The bogus healing claims for Esoteric Breast Massage are headed for examination by the Supreme Court, and last month its inventor, Serge Benhayon, posted a video defence of the modality on Vimeo. Within 36 hours of me posting it here and critiquing it, it was removed, along with several other EBM promotionals. (They’ve since been restored to different links with restrictions on embedding.) I’ve compiled them into one video with commentary and a few expository facts Universal Medicine’s Esoteric Women’s Health had withheld. Benhayon’s bizarre apologism was yet another confirmation his women’s health modalities are a predatory fraud, and his attitudes to women are derogatory and sick. If he wasn’t successfully plying this garbage to the vulnerable and benefiting personally from large bequests from cancer patients, this would be written off as a bad taste joke. But it gets worse. This charlatan and his grubby business is receiving endorsements from enamoured medical professionals.
— Esther Rockett (@EstherRockett) March 22, 2015
This week Dr Rachel Hall of Evolve Dental Healing Kenmore tried to have me arrested again for Esoteric thought crimes. This time for replying to her tweets.
UniMed cult doctors portray their religious belief in Serge Benhayon’s occult nonsense as medical opinions, promote quackery, and financially and psychologically exploit patients by recruiting to his New Age scam. Today’s Daily Telegraph report on a patient harmed by one of the doctors also raises serious questions over their competence, and their participation in Benhayon’s glorification of death.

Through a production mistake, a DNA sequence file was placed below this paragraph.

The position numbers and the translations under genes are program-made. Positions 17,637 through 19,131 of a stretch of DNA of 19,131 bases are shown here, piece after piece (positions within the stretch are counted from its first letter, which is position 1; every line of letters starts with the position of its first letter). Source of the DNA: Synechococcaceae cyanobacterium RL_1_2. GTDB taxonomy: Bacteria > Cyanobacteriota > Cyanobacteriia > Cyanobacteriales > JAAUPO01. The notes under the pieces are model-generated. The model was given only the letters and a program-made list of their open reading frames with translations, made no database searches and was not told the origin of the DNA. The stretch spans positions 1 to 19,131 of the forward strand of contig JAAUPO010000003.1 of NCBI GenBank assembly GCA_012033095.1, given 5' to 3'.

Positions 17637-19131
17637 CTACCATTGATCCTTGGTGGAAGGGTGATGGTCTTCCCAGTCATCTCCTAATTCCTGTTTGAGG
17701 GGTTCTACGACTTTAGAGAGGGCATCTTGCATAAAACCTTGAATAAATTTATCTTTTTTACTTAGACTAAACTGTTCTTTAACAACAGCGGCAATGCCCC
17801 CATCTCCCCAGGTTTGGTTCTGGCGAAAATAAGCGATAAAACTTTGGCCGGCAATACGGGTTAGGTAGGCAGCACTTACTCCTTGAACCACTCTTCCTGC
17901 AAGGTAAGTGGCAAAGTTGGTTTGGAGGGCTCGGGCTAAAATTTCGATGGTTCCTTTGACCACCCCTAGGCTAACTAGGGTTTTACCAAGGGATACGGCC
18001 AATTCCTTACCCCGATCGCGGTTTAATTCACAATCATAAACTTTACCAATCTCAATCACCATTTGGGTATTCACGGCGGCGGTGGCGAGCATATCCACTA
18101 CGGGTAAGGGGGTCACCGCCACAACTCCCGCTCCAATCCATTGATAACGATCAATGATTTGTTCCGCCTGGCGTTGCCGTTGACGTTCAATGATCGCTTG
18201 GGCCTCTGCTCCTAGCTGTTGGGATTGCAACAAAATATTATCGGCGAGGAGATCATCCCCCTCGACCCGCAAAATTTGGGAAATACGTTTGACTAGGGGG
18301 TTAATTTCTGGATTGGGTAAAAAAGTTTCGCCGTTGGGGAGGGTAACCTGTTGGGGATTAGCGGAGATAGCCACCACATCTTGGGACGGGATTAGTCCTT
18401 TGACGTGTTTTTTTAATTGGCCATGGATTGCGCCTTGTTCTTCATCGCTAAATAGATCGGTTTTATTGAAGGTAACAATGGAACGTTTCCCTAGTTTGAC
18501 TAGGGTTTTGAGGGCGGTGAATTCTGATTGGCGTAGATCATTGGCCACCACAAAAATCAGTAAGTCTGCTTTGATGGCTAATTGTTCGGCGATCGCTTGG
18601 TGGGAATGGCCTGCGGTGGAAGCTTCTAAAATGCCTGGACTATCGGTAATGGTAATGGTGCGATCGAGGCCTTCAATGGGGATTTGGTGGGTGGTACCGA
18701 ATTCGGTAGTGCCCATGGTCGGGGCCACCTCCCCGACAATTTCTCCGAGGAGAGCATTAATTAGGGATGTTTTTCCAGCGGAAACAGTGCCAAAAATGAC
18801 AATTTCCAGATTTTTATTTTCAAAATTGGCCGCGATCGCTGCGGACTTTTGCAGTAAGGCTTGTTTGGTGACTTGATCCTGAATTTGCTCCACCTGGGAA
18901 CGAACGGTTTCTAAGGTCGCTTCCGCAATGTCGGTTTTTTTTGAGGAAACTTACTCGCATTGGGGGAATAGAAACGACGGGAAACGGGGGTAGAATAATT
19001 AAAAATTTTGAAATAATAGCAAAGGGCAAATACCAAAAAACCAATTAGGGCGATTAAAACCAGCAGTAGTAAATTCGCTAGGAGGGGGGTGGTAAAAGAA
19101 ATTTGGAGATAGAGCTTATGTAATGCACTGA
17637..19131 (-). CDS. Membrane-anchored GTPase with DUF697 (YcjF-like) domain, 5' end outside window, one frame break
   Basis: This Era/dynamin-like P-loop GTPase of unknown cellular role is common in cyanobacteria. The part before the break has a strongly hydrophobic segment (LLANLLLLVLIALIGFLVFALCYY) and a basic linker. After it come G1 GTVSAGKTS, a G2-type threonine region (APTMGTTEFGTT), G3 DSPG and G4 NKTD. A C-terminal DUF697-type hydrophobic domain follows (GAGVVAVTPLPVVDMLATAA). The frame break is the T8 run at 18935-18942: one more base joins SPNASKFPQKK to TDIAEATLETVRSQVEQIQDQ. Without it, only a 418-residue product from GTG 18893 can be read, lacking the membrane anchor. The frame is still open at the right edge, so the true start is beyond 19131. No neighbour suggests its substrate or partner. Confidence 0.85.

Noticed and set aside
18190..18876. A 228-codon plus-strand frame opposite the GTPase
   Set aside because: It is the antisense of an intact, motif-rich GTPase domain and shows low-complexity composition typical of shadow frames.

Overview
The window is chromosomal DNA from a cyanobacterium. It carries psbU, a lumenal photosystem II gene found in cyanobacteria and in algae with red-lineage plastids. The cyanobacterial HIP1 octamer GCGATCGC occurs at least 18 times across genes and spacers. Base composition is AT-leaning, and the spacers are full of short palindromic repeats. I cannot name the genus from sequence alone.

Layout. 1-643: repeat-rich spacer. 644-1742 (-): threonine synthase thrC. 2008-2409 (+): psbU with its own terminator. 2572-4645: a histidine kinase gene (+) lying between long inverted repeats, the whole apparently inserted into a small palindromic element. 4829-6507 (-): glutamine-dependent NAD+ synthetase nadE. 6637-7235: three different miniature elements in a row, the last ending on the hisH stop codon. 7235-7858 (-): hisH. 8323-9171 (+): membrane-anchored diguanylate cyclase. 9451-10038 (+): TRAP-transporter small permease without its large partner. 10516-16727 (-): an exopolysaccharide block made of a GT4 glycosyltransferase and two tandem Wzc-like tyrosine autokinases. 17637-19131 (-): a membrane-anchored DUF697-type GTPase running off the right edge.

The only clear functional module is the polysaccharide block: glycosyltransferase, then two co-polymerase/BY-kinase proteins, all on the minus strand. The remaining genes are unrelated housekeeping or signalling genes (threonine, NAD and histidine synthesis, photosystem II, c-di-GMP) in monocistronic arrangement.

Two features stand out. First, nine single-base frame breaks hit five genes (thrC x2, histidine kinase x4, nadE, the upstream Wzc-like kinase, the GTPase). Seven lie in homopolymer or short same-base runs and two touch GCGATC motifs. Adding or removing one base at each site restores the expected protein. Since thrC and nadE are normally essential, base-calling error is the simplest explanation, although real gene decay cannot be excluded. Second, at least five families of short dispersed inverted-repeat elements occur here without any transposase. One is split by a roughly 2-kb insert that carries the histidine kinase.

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In more propaganda madness, Lee Green had his first period; Christoph Schnell says UM is the first religion to be SCIENCE; E. Walsh says seeing is believing because of Plato, and SERGE SAYS SO; and E.W. the cult cop (?) reckons it’s wrong to be right, implying it’s right to do wrong.
Whatever, Serge Benhayon doesn’t give a crap. He’s got Debby counting the money.
Universal Medicine markets itself as a complementary medicine organization that promotes healthy living, however, the Esoteric healing services sold by cult leader Serge Benhayon glorify death and reincarnation at the expense of physical and mental health. A critical element of Benhayon’s Livingness death drive is magical thinking, where Esoterically correct thoughts and behaviour are rewarded with improved reincarnations, while the contrary are punished with disease and adversity. His writings show how Benhayon has borrowed from New Age mogul, Louise Hay’s book of moralistic magical thinking spells, and reveal his toxic attitudes to the sick, disabled and marginalized.